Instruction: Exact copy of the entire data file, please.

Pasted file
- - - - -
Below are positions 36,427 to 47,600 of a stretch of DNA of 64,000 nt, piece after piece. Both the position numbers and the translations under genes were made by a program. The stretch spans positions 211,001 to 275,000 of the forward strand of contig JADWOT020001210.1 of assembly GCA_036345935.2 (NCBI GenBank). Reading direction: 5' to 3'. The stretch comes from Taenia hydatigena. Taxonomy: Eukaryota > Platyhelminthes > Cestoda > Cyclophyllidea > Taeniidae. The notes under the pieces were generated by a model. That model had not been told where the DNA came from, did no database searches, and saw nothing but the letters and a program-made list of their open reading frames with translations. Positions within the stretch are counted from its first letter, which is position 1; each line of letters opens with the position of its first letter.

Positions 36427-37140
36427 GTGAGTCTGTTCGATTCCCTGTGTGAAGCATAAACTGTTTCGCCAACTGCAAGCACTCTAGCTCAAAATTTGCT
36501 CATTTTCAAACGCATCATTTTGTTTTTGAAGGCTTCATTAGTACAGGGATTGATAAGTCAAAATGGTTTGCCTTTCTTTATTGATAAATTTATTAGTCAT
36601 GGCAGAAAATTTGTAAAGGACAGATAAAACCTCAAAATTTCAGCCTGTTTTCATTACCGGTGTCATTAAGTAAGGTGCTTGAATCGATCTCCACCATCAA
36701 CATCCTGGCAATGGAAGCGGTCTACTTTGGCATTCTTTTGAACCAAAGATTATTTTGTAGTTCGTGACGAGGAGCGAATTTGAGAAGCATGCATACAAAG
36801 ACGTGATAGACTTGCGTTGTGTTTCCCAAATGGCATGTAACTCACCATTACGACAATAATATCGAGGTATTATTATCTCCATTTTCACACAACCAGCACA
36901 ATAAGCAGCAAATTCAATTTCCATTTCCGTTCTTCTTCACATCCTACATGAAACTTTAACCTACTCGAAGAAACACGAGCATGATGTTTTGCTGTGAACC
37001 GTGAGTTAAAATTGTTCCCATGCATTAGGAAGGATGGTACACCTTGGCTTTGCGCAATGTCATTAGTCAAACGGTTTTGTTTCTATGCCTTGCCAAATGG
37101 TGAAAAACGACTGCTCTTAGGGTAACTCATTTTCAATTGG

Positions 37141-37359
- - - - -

Below are positions 36,427 to 47,600 of a stretch of DNA of 64,000 nt, piece after piece. Both the position numbers and the translations under genes were made by a program. The stretch spans positions 211,001 to 275,000 of the forward strand of contig JADWOT020001210.1 of assembly GCA_036345935.2 (NCBI GenBank). Reading direction: 5' to 3'. The stretch comes from Taenia hydatigena. Taxonomy: Eukaryota > Platyhelminthes > Cestoda > Cyclophyllidea > Taeniidae. The notes under the pieces were generated by a model. That model had not been told where the DNA came from, did no database searches, and saw nothing but the letters and a program-made list of their open reading frames with translations. Positions within the stretch are counted from its first letter, which is position 1; each line of letters opens with the position of its first letter.

Positions 36427-37140
36427 GTGAGTCTGTTCGATTCCCTGTGTGAAGCATAAACTGTTTCGCCAACTGCAAGCACTCTAGCTCAAAATTTGCT
36501 CATTTTCAAACGCATCATTTTGTTTTTGAAGGCTTCATTAGTACAGGGATTGATAAGTCAAAATGGTTTGCCTTTCTTTATTGATAAATTTATTAGTCAT
36601 GGCAGAAAATTTGTAAAGGACAGATAAAACCTCAAAATTTCAGCCTGTTTTCATTACCGGTGTCATTAAGTAAGGTGCTTGAATCGATCTCCACCATCAA
36701 CATCCTGGCAATGGAAGCGGTCTACTTTGGCATTCTTTTGAACCAAAGATTATTTTGTAGTTCGTGACGAGGAGCGAATTTGAGAAGCATGCATACAAAG
36801 ACGTGATAGACTTGCGTTGTGTTTCCCAAATGGCATGTAACTCACCATTACGACAATAATATCGAGGTATTATTATCTCCATTTTCACACAACCAGCACA
36901 ATAAGCAGCAAATTCAATTTCCATTTCCGTTCTTCTTCACATCCTACATGAAACTTTAACCTACTCGAAGAAACACGAGCATGATGTTTTGCTGTGAACC
37001 GTGAGTTAAAATTGTTCCCATGCATTAGGAAGGATGGTACACCTTGGCTTTGCGCAATGTCATTAGTCAAACGGTTTTGTTTCTATGCCTTGCCAAATGG
37101 TGAAAAACGACTGCTCTTAGGGTAACTCATTTTCAATTGG

Positions 37141-37359